Basic and axiomatic tenets of statutory construction require that the language of the legislation be carefully considered and given its plain and obvious meaning wherever possible. Put another way, where the statutory language is unequivocal, and the intent is clear, the Court must accord such legislative language its obvious intent.

" It is a general rule of statutory construction, however, that courts are obligated to interpret a statute to effect the intent of the Legislature according to the plain words used by the Legislature. Courts are not to legislate under the guise of interpretation" ( People v. Gabbidon, 10 Misc.3d 728 at 730, 803 N.Y.S.2d 905 [ citations omitted ] ).

In Matter of M.B., 6 N.Y.3d 437, 447, 813 N.Y.S.2d 349, 846 N.E.2d 794 [2006], the Court of Appeals clarified this undertaking.

" [The Court's] task— as it is in every case involving statutory interpretation— is to ascertain the legislative intent and construe the pertinent statutes to effectuate that intent. We begin with the statutory text, which is the clearest indicator of legislative purpose ( Majewski v. Broadalbin-Perth Cent. School Dist., 91 N.Y.2d 577, 583 [1998] ). If the language ... is clear and unambiguous, courts must give effect to its plain meaning' ( State of New York v. Patricia II, 6 N.Y.3d 160, 162, 811 N.Y.S.2d 289 [2006], quoting [973 N.Y.S.2d 548] Matter of Tall Trees Constr. Corp. v. Zoning Bd. of Appeals of Town of Huntington, 97 N.Y.2d 86, 91, 735 N.Y.S.2d 873, 761 N.E.2d 565 [2001] ). When the terms of related statutes are involved, as is the case here, they must be analyzed in context and in a manner that harmonize[s] the related provisions ... [and] renders them compatible' ( Tall Trees, 97 N.Y.2d at 91, 735 N.Y.S.2d 873, 761 N.E.2d 565)."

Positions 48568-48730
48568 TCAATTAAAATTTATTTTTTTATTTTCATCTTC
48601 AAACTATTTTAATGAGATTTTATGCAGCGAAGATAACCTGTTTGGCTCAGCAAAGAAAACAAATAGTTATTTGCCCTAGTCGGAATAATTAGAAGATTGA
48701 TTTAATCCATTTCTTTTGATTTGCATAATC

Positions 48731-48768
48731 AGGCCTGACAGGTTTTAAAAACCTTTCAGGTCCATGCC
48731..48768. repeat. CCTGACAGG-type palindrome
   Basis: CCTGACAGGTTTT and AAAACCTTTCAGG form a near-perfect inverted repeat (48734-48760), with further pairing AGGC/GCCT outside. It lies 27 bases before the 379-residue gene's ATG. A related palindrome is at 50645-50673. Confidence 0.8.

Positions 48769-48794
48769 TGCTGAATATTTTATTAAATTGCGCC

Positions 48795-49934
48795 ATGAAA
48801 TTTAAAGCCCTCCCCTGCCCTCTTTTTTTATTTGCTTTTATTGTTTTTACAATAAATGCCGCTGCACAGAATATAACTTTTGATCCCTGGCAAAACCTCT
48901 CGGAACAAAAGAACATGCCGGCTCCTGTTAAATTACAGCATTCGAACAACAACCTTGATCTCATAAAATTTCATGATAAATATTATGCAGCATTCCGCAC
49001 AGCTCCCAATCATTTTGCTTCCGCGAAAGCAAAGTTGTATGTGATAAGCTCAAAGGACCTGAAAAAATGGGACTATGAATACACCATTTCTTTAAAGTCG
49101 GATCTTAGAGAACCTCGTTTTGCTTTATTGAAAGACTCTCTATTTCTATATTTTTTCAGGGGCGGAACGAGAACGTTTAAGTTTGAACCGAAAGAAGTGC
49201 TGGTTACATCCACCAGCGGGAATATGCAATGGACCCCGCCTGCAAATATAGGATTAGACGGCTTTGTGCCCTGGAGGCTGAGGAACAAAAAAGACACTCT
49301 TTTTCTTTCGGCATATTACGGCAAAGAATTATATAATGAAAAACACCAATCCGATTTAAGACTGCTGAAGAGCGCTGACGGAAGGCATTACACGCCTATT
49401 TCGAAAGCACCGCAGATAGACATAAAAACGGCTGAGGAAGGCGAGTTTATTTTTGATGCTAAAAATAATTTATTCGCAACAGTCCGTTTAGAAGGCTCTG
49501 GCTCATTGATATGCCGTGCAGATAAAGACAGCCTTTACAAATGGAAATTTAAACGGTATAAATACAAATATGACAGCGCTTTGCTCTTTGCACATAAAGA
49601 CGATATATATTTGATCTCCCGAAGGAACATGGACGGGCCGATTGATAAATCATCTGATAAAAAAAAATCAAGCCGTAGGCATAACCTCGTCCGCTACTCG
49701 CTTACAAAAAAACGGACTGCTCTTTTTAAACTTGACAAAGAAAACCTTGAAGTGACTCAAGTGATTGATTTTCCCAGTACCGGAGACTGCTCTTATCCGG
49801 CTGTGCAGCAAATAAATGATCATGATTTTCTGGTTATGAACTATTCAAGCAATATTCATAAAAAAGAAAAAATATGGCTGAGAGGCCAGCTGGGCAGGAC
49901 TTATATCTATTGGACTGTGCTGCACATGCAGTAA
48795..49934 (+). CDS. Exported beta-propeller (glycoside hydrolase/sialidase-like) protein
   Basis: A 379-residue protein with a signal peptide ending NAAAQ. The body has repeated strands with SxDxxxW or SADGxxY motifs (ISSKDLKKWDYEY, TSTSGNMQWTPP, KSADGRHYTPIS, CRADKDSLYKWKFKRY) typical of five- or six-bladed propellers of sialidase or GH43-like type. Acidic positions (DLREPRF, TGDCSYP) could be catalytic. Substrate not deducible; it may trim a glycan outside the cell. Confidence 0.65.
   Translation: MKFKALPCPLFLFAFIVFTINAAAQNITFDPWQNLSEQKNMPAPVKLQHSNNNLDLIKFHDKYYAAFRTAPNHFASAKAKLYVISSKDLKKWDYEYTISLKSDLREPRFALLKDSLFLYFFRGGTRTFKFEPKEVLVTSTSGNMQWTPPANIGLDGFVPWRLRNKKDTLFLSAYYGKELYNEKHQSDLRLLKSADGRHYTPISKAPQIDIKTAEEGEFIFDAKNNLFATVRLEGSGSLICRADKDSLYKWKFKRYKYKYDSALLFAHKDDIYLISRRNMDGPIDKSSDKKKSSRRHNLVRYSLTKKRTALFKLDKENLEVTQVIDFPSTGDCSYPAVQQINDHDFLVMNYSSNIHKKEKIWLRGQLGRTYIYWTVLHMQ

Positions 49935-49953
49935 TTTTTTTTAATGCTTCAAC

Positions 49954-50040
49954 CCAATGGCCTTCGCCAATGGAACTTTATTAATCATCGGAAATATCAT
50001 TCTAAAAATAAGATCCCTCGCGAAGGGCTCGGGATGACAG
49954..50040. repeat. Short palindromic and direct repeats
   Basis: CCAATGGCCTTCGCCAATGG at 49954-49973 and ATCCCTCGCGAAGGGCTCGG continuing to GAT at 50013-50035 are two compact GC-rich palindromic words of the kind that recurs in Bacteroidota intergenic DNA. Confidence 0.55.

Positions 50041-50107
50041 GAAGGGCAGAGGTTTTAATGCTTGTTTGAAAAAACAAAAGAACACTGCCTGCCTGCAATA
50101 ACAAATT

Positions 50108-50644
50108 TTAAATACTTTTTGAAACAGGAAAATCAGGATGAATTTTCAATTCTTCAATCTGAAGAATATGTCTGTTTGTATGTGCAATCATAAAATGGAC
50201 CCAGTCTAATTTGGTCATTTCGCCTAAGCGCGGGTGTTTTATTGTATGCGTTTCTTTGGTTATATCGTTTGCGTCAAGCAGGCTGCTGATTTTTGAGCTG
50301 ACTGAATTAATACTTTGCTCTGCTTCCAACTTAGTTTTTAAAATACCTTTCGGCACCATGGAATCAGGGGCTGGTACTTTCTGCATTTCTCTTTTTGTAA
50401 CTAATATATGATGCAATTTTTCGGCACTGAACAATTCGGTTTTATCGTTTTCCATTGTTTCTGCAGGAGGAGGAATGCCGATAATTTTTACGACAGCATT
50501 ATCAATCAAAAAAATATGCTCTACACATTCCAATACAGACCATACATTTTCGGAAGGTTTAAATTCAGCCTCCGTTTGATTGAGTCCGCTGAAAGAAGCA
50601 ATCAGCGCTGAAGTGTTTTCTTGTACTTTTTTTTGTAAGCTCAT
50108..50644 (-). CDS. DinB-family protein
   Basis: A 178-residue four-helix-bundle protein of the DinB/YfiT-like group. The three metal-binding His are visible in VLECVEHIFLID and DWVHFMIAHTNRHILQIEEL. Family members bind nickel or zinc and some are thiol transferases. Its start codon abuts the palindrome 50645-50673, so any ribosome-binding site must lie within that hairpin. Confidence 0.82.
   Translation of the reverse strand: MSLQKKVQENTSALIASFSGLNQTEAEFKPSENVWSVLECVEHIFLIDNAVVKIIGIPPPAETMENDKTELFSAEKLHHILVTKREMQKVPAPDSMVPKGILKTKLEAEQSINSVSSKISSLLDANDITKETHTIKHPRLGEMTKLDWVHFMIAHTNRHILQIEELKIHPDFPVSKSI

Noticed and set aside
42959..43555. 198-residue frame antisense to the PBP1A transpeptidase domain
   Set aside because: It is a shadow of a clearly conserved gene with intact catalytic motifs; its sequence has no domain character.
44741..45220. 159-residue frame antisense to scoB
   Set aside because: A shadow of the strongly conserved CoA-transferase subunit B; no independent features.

In County Lawyers' v. Bloomberg, 19 N.Y.3d 712, 721, 955 N.Y.S.2d 835, 979 N.E.2d 1162 [2012], the Court of Appeals provides additional guidance.

" It is fundamental that a court, in interpreting a statute, should attempt to effectuate the intent of the Legislature" ( Patrolmen's Benevolent Assn. of City of N.Y. v. City of New York, 41 N.Y.2d 205, 208, 391 N.Y.S.2d 544, 359 N.E.2d 1338 [1976]; see also Matter of M.B., 6 N.Y.3d 437, 447, 813 N.Y.S.2d 349, 846 N.E.2d 794 [2006] ). To that end, in our present interpretation of County Law § 722, we must look first to the statutory text, which is the clearest indicator of legislative intent ( Majewski v. Broadalbin-Perth Cent. School Dist., 91 N.Y.2d 577, 583, 673 N.Y.S.2d 966, 696 N.E.2d 978 [1998] ). We are also guided in our analysis by the familiar principle that a statute must be construed as a whole and that its various sections must be considered together and with reference to each other ( People v. Mobil Oil Corp., 48 N.Y.2d 192, 199, 422 N.Y.S.2d 33, 397 N.E.2d 724 [1979] ).

The foregoing guidance from case law is also consistent with the provisions of McKinney's Statutes § 94, which states that " [t]he legislative intent is to be ascertained from the words and language used, and the statutory language is generally construed according to its natural and most ...